About Siok Siok Tan
Siok Siok Tan is a filmmaker, entrepreneur and a honorary geek with a deep passion for great storytelling in the age of real-time web.
Siok is an entrepreneur who has built Kinetic ONE, a social video platform in China with channels focused on youth culture, fashion and lifestyle as well as parenting.
Siok’s latest film project is Twittamentary, a documentary about Twitter, the popular microblogging tool. Leveraging the power of social media, Siok crowdsources the stories and videos for the project.
Siok previously worked as an executive producer for Discovery Channel in Asia. The shows she produced have clinched more than a dozen awards and nominations at the Asian TV awards and the Golden Bell Awards.
Siok has also been a visiting lecturer at the Beijing Film Academy, where she directed a documentary about the Beijing Olympics with the assistance of her students.
Siok holds a Bachelor of Arts degree (Honors) in Comparative Literature from Brown University, USA.
Five questions with Siok Siok
1. How did you get to where you are today?
I started my career as a TV producer, and over the years have shifted to being a filmmaker and now a digital media entrepreneur.
What transformed my career was when I went to China in 2008: I went from being a traditional TV producer to becoming a part of the startup community in China, shifting to digital media and new ways of storytelling using new platforms and new technologies. I’ve also been a mentor at Chinaccelerator for the last seven years, and at MOX since the beginning of the program.
2. What advice would you have for someone looking to get into your space? Alternatively, what advice should they ignore?
In digital media, one of the most important things is the community. Some people think entrepreneurs are lone geniuses who come up with brilliant ideas alone in their rooms, and that’s how companies are born. I don’t think this is the case. I think ideas, ventures and opportunities come from collaboration.
My first piece of advice is to become a part of a creative, innovative community. Then your opportunities will multiply. When you are friends with creative and innovative minds, they’ll come to you, or you’ll be constantly in conversation and new ideas will be born as a result.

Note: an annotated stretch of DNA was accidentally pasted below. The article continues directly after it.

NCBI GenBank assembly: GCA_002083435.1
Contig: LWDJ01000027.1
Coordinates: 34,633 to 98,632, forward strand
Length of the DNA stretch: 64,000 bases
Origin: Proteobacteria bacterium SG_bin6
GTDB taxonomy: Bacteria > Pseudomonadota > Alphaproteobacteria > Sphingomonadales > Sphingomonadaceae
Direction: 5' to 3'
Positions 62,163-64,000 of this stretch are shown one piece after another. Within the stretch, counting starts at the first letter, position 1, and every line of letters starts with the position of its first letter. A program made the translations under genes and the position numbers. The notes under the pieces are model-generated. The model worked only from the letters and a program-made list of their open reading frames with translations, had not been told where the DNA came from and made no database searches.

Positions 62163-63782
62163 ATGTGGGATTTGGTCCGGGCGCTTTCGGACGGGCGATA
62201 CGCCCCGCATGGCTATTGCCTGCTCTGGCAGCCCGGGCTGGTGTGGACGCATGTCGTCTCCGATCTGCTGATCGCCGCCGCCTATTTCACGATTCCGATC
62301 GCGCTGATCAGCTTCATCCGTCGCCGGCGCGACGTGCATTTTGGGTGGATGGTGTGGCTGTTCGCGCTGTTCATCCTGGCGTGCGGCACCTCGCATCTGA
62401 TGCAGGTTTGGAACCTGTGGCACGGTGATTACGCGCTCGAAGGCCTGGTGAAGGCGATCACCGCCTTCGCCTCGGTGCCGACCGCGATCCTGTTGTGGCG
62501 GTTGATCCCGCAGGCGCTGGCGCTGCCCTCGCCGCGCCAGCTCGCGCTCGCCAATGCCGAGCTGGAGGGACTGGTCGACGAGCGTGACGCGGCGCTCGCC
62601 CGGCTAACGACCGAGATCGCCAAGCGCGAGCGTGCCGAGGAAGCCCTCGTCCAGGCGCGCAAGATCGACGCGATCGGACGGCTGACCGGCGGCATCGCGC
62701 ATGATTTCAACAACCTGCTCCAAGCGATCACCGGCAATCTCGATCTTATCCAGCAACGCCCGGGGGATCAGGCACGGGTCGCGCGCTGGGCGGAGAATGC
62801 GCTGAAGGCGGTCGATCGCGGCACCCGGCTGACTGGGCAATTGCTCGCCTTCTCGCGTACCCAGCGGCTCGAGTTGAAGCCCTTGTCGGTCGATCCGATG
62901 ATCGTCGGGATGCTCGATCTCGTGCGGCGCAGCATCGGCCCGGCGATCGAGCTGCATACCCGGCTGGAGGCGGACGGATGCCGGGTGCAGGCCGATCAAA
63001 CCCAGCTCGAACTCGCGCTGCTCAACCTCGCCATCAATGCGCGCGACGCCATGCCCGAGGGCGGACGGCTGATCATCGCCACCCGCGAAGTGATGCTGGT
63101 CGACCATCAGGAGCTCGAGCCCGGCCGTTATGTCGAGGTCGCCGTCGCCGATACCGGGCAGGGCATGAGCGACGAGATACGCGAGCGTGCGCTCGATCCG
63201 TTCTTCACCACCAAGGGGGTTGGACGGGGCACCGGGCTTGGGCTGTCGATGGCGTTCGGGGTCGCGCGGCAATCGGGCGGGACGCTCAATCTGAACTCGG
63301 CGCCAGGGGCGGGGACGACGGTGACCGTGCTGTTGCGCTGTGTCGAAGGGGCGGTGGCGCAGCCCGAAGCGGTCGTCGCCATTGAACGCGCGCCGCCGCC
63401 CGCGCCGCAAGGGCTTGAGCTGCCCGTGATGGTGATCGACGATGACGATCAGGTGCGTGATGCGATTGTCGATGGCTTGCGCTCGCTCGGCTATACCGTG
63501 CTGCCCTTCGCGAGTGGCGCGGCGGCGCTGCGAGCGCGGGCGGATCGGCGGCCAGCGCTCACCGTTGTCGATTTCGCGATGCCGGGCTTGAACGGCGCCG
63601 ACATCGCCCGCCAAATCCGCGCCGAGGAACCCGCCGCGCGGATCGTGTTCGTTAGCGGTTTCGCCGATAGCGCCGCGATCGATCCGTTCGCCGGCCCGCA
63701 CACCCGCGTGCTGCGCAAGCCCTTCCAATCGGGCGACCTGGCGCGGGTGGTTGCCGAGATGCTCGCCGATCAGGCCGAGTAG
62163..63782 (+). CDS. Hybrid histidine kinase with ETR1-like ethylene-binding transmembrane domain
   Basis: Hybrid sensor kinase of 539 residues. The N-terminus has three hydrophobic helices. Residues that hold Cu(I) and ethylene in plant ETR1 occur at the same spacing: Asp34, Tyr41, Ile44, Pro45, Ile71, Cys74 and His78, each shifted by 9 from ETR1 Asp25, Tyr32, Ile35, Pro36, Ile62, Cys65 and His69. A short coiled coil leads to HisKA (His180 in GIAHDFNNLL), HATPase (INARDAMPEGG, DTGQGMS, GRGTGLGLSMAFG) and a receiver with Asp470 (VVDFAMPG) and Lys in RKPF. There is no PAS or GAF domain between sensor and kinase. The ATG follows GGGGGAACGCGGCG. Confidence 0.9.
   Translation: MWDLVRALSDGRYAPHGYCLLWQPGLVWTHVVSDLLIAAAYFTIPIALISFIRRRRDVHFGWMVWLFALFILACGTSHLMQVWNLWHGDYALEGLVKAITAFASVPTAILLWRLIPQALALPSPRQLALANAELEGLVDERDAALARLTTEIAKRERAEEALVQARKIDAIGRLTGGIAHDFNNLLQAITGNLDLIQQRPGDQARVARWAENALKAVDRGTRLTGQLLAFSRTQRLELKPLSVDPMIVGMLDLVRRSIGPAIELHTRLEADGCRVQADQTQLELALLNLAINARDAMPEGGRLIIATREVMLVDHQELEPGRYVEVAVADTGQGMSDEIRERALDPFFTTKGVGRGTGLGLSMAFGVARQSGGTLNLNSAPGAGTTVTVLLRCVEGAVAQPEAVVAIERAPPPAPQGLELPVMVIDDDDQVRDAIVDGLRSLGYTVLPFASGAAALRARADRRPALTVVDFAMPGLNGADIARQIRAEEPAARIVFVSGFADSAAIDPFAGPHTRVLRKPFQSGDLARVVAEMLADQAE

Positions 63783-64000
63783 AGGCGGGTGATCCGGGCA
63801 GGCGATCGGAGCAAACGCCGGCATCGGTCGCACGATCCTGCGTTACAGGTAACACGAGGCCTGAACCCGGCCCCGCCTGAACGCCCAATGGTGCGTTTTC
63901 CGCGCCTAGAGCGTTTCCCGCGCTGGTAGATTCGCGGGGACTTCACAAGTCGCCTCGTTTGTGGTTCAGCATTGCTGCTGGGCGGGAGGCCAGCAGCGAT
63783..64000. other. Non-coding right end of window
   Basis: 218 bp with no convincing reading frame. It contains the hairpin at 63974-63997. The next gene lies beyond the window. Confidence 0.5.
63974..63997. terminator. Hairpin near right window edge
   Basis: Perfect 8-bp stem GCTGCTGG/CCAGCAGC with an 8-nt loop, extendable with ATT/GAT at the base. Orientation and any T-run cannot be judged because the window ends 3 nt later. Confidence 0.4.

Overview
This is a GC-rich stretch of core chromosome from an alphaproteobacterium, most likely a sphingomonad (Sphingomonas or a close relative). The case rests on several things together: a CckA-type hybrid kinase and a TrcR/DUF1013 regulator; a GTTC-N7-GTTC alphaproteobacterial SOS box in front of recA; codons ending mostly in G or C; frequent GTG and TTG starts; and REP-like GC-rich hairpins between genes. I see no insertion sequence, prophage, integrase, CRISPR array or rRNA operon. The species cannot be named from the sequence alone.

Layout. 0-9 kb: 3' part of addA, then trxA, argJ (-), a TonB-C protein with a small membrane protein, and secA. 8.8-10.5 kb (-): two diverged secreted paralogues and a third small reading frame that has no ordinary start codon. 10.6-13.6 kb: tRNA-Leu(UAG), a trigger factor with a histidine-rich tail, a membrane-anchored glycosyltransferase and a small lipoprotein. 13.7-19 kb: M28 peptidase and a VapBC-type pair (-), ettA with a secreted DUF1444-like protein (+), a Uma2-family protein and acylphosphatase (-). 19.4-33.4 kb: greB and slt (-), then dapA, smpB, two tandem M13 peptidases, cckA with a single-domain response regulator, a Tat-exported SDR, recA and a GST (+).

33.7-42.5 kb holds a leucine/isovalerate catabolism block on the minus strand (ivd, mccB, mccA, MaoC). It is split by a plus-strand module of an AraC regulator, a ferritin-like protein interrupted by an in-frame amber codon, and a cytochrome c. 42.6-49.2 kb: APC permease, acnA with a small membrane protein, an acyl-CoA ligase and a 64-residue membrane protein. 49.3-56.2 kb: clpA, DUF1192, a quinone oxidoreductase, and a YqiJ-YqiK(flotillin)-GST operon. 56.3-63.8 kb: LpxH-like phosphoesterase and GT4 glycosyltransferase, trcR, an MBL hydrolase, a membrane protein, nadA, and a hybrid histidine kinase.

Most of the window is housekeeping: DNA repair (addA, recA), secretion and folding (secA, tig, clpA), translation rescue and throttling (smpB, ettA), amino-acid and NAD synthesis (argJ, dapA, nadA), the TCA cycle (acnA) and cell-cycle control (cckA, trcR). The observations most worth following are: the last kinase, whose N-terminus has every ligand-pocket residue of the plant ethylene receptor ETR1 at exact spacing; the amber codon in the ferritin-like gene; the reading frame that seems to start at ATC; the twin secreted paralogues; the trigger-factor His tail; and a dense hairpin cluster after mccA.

Don’t try to become a genius at innovation. Be a “scenius”. The idea is to become an active contributor to a community: an innovation scene, a digital media scene, whatever scene you want to get into. Be a thoughtful collaborator, a generous mentor, and the opportunities will come your way. The best way to do it is to volunteer, to help out. I have received big, career-making opportunities by volunteering—for example, mentoring and helping out with the MOX community.
3. What have you learned about building a great company culture?
Culture is about helping people become who they want to be, in a structured way. With every team member, your job is not only to get them to do their job, but also to give them space to become who they want to be. It’s a good way to build a good company culture, especially in a startup where people tend to play multiple roles, where boundaries and parameters for jobs are much more fluid.
I tend to say “yes, and” instead of “no I don’t think that would work.” I say, “let’s try,” as a way to encourage participation. Though the ideas are very rough or incomplete, this way of communication allows us to improve on the ideas as a team.
4. What excites you about the future of technology?
That everyone can become a creator. It’s exciting because everyone can, to a certain extent, tells a story and has a voice.